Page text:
Out to his grave we carry
a subtle theologian,
one whose voice was lifted
nasal in oecumenical councils
and the chapel of the General Staff.
Even condemned he refused
to qualify his opinions:
he maintained a venomous correspondence,
and blood was spilt for his doctrine
in riots in the southern cities.
Certainly he was not a Eutychian,
though careless observers said so—
his views were more devious than theirs,
difficult for his followers to grasp,
and one by one he discovered
obscure but fatal errors
to exclude his remaining friends.
(It is not to be thought that he did so,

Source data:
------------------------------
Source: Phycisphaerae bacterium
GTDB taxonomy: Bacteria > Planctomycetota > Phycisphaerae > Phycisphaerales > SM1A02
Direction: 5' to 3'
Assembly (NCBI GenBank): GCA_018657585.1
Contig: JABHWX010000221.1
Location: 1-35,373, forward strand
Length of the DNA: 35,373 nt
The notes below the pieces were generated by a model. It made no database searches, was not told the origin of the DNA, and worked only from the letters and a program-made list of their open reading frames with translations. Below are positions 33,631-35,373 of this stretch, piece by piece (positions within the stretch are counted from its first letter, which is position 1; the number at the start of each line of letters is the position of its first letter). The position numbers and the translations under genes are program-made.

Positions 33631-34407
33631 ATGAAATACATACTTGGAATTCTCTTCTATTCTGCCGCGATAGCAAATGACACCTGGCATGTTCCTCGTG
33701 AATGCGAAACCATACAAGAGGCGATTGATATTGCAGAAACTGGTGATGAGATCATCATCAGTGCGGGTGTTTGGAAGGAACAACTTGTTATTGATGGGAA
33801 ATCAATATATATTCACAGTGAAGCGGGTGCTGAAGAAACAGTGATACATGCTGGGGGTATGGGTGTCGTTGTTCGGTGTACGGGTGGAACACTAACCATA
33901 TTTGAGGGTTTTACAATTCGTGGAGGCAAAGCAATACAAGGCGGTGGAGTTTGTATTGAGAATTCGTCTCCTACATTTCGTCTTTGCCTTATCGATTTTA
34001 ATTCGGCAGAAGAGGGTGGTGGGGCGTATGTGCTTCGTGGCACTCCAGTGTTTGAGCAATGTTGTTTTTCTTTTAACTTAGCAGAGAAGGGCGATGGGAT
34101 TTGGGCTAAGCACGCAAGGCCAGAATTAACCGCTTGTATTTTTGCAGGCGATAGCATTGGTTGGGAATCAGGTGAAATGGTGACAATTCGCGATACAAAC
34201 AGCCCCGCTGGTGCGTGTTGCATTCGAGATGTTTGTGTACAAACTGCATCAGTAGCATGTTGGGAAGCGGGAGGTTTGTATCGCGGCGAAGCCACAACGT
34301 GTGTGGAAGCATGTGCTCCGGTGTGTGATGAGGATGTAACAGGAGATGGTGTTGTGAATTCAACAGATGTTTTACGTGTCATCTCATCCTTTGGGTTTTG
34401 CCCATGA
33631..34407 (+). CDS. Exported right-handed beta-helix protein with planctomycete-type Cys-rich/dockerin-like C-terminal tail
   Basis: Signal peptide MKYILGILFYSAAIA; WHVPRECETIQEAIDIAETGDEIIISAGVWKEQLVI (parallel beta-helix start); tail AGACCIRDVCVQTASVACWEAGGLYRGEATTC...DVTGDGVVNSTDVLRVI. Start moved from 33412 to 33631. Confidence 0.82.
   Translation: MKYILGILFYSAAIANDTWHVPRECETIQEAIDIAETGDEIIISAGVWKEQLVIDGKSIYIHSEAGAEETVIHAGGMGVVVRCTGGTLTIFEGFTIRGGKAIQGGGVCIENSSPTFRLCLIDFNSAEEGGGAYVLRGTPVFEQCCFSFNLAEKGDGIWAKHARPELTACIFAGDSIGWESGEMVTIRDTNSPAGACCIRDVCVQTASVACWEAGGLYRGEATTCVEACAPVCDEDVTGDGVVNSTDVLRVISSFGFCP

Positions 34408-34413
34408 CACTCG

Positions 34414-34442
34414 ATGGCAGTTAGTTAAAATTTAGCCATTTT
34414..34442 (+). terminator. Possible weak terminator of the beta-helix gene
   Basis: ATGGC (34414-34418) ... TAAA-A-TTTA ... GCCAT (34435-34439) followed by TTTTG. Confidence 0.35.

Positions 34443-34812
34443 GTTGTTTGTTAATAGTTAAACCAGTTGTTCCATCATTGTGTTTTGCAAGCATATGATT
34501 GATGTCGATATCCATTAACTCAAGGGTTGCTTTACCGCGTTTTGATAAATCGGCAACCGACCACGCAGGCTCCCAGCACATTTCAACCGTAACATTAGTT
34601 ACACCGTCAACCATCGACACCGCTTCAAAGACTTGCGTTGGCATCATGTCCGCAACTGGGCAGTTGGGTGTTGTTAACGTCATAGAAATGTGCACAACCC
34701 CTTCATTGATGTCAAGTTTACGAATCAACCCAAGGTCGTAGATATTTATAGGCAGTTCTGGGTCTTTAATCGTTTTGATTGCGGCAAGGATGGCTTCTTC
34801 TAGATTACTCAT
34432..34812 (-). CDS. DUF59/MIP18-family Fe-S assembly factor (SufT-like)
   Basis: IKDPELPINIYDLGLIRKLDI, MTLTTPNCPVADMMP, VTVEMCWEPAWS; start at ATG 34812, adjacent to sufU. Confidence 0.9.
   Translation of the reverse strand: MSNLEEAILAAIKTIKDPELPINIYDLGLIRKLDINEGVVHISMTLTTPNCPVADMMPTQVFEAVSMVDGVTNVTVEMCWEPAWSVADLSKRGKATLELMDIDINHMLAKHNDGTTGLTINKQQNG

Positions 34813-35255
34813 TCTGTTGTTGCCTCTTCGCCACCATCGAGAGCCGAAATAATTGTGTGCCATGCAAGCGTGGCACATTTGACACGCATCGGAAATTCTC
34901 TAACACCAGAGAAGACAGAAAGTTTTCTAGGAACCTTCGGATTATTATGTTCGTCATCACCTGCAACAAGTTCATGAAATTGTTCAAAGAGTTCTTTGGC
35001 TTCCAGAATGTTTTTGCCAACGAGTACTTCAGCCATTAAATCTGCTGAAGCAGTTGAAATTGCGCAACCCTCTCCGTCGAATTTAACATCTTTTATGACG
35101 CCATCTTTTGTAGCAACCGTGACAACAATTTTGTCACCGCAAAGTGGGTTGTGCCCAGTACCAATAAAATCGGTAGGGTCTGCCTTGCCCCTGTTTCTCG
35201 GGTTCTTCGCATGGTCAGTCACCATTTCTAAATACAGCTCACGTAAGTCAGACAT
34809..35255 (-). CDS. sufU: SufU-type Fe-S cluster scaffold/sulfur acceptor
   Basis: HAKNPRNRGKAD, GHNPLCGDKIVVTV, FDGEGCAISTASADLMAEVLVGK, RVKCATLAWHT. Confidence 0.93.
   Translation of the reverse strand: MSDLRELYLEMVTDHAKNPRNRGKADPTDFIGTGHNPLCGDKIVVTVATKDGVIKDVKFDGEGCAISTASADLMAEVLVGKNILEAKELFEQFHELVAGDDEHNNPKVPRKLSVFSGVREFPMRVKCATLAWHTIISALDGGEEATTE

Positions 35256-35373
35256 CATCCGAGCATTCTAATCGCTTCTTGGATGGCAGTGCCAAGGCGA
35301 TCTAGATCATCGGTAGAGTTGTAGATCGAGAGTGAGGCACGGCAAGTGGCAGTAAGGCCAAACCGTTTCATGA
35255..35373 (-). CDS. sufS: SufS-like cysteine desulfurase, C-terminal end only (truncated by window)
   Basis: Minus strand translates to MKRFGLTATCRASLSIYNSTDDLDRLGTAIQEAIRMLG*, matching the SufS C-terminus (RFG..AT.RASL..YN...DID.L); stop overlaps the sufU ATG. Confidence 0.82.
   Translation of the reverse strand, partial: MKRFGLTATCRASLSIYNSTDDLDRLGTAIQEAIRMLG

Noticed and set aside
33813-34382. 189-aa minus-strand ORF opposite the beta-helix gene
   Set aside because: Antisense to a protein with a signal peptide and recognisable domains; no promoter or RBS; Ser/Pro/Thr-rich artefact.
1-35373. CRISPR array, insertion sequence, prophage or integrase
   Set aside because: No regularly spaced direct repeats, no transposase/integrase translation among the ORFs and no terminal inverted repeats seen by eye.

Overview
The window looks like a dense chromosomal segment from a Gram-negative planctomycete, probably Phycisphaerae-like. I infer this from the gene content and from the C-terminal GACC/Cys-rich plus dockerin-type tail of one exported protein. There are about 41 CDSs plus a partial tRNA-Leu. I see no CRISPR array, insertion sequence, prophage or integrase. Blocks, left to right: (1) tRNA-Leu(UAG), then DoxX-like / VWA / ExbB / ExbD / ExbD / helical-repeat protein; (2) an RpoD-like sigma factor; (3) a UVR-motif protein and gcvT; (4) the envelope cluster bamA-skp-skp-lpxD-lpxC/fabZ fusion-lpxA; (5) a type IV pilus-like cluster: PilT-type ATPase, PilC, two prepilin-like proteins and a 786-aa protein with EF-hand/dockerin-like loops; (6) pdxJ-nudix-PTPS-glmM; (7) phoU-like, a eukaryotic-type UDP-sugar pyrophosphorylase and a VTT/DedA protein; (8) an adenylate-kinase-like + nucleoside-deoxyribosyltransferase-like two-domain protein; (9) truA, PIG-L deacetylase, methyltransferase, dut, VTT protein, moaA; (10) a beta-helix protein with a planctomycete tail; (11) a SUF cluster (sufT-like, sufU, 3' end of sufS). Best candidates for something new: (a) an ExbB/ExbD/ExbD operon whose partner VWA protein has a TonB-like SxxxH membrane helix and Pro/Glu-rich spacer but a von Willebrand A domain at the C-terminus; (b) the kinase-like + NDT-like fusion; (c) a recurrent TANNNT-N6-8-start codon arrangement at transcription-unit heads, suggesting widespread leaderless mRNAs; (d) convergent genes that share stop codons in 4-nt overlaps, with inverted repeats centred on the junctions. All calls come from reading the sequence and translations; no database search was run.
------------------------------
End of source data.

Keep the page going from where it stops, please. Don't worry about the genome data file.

knowing they wouldn’t renounce him,
to spare them the Committee’s attentions.)
At the last only we, his jailers,
were there to hear those notorious
sneering rebuttals; and perhaps
we were also the only ones
who saw him in the garden alone,
the author of the Definitions,
watching birds on the grass
and singing tunelessly to himself.
Now he will never become
a sainted Father of the Church.
Now his name will never
be given to peasants’ children
in the dusty valleys of Thrace,
or whispered at anxious moments
during squalls off the Libyan coast.
And now to his grave we carry
this subtle theologian:
possibly, when all are judged,
his teaching will prove to have been orthodox
and he alone will be saved.